Jordan Henderson was finally named Steven Gerrard's successor on Friday, and though the new LA Galaxy man is an incredibly tough act to follow, Henderson's status as a good teammate, hard worker, and leader in the dressing room make him a good fit for the role. But that leaves his old position vacant and Brendan Rodgers is tasked — again — with selecting a new vice captain
The context for the selection is different this time out, with Rodgers not looking to find an eventual successor to a long serving legend. At twenty-five, Jordan Henderson is likely to be captain for the duration of the next phase of Liverpool's growth, and his vice captain won't have the same weight of expectation as Henderson himself would have felt when he stepped into the role last year.
The Front Runners
Though he was apparently top choice for the captaincy in an informal poll conducted by one of our readers of local Scousers, Liverpool's hard man expectedly lost out to the man who had been appointed vice captain last season. But Skrtel is once again in a fair position to receive a formal leadership role, having captained Slovakia in the past on the international stage and Liverpool on occasion when other choices were unavailable. Though he's not yet Liverpool's longest serving current player, his newly signed contract could make him an excellent candidate to deputize Henderson for a few years yet.
Mamadou Sakho is a fan favourite both on and off the pitch, and the Frenchman was lucky enough to have Brendan Rodgers finally come around to that same conclusion after a long and arduous dedication to playing Dejan Lovren over Sakho even when it defied logic. Sakho's lack of playing time and occasionally confusing relationship with Rodgers could work against him, but there's no doubting the former PSG captain's pedigree when it comes to being a leader for his teammates.
Though he was often played out of position and lacks both age and experience, Emre Can quickly won over fans in his debut season. Can himself has already spoken about wanting to play a leadership role at the club, and by selecting a (very!) young vice captain to work with a still-pretty-young-himself captain, Brendan Rodgers could set up a leadership team for Liverpool FC for the next five to ten years. Can receiving the vice captaincy over some of his more seasoned and longer serving colleagues would ruffle feathers, but Rodgers has to be looking forward to the future of his team rather than backwards.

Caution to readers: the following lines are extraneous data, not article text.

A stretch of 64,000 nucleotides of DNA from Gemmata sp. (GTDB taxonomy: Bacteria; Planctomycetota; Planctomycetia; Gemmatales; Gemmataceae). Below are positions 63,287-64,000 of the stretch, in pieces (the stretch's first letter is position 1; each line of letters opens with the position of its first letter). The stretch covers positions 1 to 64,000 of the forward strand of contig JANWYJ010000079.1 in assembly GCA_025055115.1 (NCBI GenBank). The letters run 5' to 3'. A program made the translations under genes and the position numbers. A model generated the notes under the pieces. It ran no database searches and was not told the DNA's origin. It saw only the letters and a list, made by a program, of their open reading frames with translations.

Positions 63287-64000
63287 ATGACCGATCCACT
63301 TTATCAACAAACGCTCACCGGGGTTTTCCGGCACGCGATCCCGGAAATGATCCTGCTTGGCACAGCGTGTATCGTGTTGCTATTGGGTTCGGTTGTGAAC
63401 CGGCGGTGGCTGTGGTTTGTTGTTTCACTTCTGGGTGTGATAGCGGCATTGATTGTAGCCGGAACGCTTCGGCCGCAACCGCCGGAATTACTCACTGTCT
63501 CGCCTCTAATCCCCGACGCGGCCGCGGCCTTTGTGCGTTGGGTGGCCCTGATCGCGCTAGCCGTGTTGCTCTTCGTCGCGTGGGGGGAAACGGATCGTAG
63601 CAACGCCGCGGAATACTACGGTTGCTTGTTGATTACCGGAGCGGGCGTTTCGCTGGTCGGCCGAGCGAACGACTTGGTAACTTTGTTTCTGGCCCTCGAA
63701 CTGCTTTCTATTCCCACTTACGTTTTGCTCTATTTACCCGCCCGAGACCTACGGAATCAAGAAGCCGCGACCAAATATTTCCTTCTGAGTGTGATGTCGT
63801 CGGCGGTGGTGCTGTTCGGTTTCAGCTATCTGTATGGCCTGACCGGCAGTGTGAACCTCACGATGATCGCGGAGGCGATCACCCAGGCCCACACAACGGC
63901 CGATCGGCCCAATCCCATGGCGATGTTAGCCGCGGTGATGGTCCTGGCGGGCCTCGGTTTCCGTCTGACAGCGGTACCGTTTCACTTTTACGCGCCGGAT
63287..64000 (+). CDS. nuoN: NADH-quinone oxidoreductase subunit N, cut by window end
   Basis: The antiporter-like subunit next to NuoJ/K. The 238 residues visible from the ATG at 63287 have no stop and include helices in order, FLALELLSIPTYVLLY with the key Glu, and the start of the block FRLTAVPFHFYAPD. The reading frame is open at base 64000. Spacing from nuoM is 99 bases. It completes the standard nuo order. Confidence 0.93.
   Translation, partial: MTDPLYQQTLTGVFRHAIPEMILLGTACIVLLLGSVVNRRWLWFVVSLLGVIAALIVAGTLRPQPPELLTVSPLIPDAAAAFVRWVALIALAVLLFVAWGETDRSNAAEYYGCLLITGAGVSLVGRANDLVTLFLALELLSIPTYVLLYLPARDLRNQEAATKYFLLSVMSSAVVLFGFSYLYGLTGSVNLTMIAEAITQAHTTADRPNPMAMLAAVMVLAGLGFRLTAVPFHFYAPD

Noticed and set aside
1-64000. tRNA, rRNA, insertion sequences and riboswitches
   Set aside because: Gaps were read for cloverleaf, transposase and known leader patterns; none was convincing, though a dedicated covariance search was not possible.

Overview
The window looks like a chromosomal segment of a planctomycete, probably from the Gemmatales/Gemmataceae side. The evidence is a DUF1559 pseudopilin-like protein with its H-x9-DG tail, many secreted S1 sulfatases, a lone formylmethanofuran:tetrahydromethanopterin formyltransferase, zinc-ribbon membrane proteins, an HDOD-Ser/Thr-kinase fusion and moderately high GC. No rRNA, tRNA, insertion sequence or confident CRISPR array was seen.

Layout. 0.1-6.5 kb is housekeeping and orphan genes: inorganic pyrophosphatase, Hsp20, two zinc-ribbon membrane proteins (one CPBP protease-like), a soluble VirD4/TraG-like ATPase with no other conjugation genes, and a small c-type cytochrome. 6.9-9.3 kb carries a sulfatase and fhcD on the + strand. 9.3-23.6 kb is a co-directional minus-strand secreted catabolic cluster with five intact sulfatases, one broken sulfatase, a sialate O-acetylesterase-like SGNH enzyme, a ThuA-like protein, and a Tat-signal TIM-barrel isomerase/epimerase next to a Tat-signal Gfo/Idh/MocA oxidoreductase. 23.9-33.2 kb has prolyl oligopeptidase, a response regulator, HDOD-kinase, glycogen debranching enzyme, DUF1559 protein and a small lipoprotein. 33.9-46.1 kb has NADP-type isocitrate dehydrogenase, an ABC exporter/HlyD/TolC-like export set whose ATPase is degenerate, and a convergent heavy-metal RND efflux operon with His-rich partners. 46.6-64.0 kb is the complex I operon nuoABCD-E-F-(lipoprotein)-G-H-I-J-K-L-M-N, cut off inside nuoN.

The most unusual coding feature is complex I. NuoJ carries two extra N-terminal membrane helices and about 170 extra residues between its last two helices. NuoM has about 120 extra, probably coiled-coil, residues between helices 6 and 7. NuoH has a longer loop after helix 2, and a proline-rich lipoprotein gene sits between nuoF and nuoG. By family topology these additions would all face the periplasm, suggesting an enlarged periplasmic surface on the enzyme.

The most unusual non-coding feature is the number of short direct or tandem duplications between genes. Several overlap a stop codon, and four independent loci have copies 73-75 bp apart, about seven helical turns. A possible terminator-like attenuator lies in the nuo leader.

The Dark Horses
Lucas Leiva was classified as a dark horse last season, and the only reason he remains so this season is the exact same problem that plagued him the season before: the chronic teetering on the edge of a move elsewhere. Lucas' deputy skills are widely regarded to be one of the key ingredients in the social glue that holds much of the team together, but with his future in red so frequently called into question it's hard to imagine he'd get selected over a more long-term option.
Former Southampton captain and current England international Adam Lallana would certainly double the English leadership quotient should he be made vice captain. An injury early in the season derailed his bedding in period last year, but the vote of confidence given to him by his manager should he ascend to the vice captaincy could significantly help him get off on the right foot this time around.
James Milner has yet to kick a football for his new club, but the midfielder brings with him age, experience, and a
boring stable influence that would be fitting of Jordan Henderson's second in command. It's certainly a long shot since new players are rarely given immediate honours of this sort, but Milner is so neutral a personality that it's hard to see his appointment making waves should it happen.